Safety Stuffers from a Chicagoland contractor/union partnership entertain as they inform.
- By Mark McLaughlin
- Dec 04, 2007
Ordinary Coffee Spilled On The Stairs Turned Them Into A Deathtrap! Those Stairs Were DEADLY WHEN WET. Starring Slick DeMise. Rated P for PERILOUS.
Is this an ad for the latest direct-to-video horror movie? No, it's text from the front of a Safety Stuffer released by the Mechanical Contractors Association (MCA) of Chicago and United Association Local Union (LU) 597 -- small flyers dispersed with weekly paychecks to LU 597 workers employed by member contractors of MCA Chicago. The back of that particular safety flyer reveals the rest of the message: Please, clean up spills as soon as possible.
Twenty-six different stuffers are being distributed, each conveying its safety message in the form of a scary movie ad that features eerie illustrations. The Safety Stuffers are sponsored by the LU 597/MCA Joint Safety Committee.
One reads this way: A Frayed, Worn-Out Fall Protection Rope -- Thank Goodness She Inspected It Before Using It! THE FATAL FLAW. She Caught It -– Before It Could Kill! Starring Maria Diligent. Rated O for OBSERVANT. The message printed on the back reads: Please, inspect all equipment before you use it.
"The Safety Stuffers remind workers to observe important safety measures on the job," said Stephen Lamb, executive vice president of MCA Chicago. "We have the safest workforce in the industry, and the Stuffers help to keep them that way," he added. Mechanical contractors install and service heating, ventilating, air conditioning, and refrigeration systems, fire sprinklers, plumbing, and process piping.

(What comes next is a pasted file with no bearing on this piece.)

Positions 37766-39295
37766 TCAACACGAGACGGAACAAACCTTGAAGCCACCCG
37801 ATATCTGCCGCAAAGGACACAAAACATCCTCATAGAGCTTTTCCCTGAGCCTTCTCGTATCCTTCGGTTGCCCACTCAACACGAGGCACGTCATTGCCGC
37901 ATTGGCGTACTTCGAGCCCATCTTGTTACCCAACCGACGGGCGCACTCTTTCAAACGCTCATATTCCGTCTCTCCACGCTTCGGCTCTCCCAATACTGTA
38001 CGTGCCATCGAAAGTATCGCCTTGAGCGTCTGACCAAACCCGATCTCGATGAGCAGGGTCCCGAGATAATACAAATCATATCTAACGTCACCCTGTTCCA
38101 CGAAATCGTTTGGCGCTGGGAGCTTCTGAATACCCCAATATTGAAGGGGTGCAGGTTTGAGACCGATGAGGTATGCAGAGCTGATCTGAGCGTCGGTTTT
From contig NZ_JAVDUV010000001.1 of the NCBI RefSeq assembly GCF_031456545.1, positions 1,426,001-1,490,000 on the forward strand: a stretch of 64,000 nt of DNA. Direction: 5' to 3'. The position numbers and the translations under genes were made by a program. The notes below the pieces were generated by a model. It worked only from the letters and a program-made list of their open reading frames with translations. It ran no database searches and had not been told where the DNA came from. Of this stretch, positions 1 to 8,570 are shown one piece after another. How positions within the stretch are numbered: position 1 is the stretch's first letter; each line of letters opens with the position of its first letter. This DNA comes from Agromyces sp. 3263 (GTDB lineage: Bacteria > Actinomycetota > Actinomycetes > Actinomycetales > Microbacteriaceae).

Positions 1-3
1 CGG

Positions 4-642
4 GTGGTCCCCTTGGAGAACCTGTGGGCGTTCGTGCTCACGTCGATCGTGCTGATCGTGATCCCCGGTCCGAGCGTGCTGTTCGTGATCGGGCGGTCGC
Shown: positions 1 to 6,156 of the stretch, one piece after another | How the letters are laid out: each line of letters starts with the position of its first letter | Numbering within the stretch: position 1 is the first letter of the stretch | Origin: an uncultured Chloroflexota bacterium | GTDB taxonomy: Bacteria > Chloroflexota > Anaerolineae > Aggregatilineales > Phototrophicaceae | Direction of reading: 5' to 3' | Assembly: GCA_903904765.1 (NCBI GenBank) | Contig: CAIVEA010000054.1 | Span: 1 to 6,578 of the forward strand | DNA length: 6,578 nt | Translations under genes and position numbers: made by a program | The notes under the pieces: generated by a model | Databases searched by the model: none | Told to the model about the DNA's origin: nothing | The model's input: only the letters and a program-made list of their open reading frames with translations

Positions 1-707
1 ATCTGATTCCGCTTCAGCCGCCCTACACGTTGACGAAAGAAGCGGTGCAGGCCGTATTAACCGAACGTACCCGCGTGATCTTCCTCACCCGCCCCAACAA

"The Safety Stuffers cover a wide variety of vitally important work site issues," said James Buchanan, business manager of LU 597. "There are Safety Stuffers for appropriate lifting techniques, proper ladder usage, personal protective equipment, lockout/tagout procedures, ergonomics, fire safety, and more. There are even Stuffers that address sexual harassment and workplace violence."
Nehlsen Communications, a marketing and public relations agency, helped MCA Chicago develop the Stuffers. "Safety is a huge issue to all of our construction clients," said Nancy Nehlsen, president of the agency. "We have to find ways to get workers' attention and make them be constantly aware of safety measures on the job. Today's workforce is used to the Internet and high-energy video games, and they like their information quick and engaging. If you can't excite their interest, you've lost them, so we made each Safety Stuffer eye-catching and entertaining and kept the text short for maximum impact."
Buchanan said the partner organizations use additional tools to raise safety awareness. "For example, we also hold toolbox talks at work sites. At the start of each workday, workers gather so the foreman can share the day's prepared safety advice. Because all the workers hear the talks, everybody is on the same page, safety-wise. The talks remind them to work together and watch out for each other."
MCA teaches numerous safety courses in its own Construction Education Institute, a learning institute with course offerings for all levels in the mechanical construction industry. "We offer classes in CPR and first aid with automated external defibrillator training, electric arc safety, and the OSHA 10-hour and 30-hour safety courses," Lamb said, "and we add new courses all the time."
For information on MCA Chicago, visit www.mca.org. For more information on LU 597, visit www.pf597.org.
This article originally appeared in the December 2007 issue of Occupational Health & Safety.